Hawaii is filled with sweet-smelling flowers, lush vegetation, and exotic plant life. Here's a brief rundown.
African Tulip Trees -- Even from afar, you can see the flaming red flowers on these large trees, which can grow to be more than 50 feet tall. The buds hold water, and Hawaiian children use the flowers as water pistols.
Angel's Trumpets -- These small trees can grow up to 20 feet tall, with an abundance of large (up to 10-in. diameter) pendants -- white or pink flowers that resemble, well, trumpets. The Hawaiians call them nana-honua, which means "earth gazing." The flowers, which bloom continually from early spring to late fall, have a musky scent. Warning: All parts of the plant are poisonous and contain a strong narcotic.
Anthuriums -- Anthuriums originally came from the tropical Americas and the Caribbean islands. More than 550 species exist, but the most popular are the heart-shaped red, orange, pink, white, and purple flowers with tail-like spathes. Look for the heart-shaped green leaves in shaded areas. These exotic plants have no scent but will last several weeks as cut flowers.
Banyan Trees -- Among the world's largest trees, banyans have branches that grow out and away from the trunk, forming descending roots that grow down to the ground to feed and form additional trunks, making the tree very stable during tropical storms.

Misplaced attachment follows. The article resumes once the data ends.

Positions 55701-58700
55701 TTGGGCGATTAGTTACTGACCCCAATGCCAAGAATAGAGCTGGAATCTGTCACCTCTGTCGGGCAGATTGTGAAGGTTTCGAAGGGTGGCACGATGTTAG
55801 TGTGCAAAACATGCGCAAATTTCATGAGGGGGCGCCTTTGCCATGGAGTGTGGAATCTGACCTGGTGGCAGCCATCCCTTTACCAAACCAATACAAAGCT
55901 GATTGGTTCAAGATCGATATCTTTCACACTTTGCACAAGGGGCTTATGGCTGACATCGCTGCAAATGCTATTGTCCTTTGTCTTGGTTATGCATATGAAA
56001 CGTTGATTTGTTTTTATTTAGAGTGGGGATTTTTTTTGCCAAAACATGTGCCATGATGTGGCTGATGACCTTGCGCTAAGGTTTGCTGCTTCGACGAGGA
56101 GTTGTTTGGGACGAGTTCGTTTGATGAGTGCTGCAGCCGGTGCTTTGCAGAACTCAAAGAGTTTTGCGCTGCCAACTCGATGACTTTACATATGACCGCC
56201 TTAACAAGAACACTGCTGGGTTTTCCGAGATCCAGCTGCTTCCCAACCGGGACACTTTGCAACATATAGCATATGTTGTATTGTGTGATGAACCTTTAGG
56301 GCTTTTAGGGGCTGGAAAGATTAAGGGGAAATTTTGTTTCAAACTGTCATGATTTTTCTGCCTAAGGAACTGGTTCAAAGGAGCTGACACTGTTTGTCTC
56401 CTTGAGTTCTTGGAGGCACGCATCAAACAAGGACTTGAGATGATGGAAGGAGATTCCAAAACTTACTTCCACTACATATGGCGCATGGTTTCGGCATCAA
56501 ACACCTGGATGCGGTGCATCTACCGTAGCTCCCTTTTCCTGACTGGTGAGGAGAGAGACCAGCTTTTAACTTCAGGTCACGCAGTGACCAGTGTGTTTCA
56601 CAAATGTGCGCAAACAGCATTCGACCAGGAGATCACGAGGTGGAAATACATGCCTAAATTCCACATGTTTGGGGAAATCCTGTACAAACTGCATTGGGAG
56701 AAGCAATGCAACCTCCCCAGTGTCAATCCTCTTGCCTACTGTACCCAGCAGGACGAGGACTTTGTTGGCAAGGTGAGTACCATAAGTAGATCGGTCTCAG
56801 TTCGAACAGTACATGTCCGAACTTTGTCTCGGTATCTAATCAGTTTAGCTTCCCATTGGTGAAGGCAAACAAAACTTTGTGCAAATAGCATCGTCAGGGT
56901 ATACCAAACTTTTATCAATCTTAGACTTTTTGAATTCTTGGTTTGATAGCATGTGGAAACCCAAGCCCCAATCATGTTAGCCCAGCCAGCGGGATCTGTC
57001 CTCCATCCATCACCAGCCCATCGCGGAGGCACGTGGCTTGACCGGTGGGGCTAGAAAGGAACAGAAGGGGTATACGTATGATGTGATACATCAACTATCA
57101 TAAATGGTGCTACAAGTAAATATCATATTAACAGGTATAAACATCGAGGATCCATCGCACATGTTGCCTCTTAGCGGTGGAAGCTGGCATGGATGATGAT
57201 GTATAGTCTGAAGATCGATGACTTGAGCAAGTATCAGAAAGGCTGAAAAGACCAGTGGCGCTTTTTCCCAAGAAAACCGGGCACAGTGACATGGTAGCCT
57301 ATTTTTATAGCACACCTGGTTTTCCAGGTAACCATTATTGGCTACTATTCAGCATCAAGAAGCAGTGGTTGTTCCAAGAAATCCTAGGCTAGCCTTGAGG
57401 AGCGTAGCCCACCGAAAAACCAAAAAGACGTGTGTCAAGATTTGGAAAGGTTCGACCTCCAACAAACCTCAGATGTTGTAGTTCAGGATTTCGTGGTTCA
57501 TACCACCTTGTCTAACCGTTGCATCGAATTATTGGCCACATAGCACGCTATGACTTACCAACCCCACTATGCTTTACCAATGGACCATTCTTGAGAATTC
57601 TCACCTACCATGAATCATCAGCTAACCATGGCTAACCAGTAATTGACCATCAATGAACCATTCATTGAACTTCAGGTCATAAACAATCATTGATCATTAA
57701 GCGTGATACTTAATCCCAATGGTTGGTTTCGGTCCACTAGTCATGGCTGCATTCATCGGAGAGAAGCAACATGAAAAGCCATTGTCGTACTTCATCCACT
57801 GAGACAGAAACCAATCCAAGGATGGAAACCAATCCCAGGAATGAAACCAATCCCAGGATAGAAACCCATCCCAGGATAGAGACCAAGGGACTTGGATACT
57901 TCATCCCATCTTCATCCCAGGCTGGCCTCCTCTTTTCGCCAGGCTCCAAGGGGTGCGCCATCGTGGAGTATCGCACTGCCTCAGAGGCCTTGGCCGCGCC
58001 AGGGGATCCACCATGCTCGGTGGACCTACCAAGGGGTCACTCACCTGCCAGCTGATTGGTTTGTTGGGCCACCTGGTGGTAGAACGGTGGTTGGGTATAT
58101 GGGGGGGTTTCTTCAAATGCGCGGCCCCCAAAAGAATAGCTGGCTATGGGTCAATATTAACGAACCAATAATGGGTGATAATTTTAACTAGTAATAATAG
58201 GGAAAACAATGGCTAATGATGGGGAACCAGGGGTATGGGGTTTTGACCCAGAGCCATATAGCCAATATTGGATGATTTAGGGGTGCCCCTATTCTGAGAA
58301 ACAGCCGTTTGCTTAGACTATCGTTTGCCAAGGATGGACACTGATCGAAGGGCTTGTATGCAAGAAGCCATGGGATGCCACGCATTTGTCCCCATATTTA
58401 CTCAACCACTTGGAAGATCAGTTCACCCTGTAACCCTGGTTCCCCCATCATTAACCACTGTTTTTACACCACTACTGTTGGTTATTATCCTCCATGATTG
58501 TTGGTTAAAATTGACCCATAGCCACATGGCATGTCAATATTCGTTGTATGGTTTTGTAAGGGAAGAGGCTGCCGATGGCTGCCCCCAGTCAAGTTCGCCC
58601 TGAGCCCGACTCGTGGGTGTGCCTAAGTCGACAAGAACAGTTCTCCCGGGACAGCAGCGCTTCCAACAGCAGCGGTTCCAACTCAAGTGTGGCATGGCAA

Birds-of-Paradise -- These natives of Africa have become something of a trademark of Hawaii. They're easily recognizable by the orange and blue flowers nestled in gray-green bracts, looking somewhat like birds in flight.
Bougainvillea -- Originally from Brazil, these vines feature colorful, tissue-thin bracts, ranging in color from majestic purple to fiery orange, that hide tiny white flowers.
Breadfruit Trees -- A large tree -- more than 60 feet tall -- with broad, sculpted, dark-green leaves, the famous breadfruit produces a round, head-size green fruit that's a staple in the diets of all Polynesians. When roasted or baked, the whitish-yellow meat tastes somewhat like a sweet potato.
Bromeliads -- There are more than 1,400 species of bromeliads, of which the pineapple plant is the best known. "Bromes," as they're affectionately called, are generally spiky plants ranging in size from a few inches to several feet in diameter. They're popular not only for their unusual foliage, but also for their strange and wonderful flowers. Used widely in landscaping and interior decoration, especially in resort areas, bromeliads are found on every island.
Coffee -- Hawaii is the only state that produces coffee commercially. Coffee is an evergreen shrub with shiny, waxy, dark-green pointed leaves. The flower is a small, fragrant white blossom that develops into half-inch berries that turn bright red when ripe. Oahu's North Shore has a thriving coffee plantation.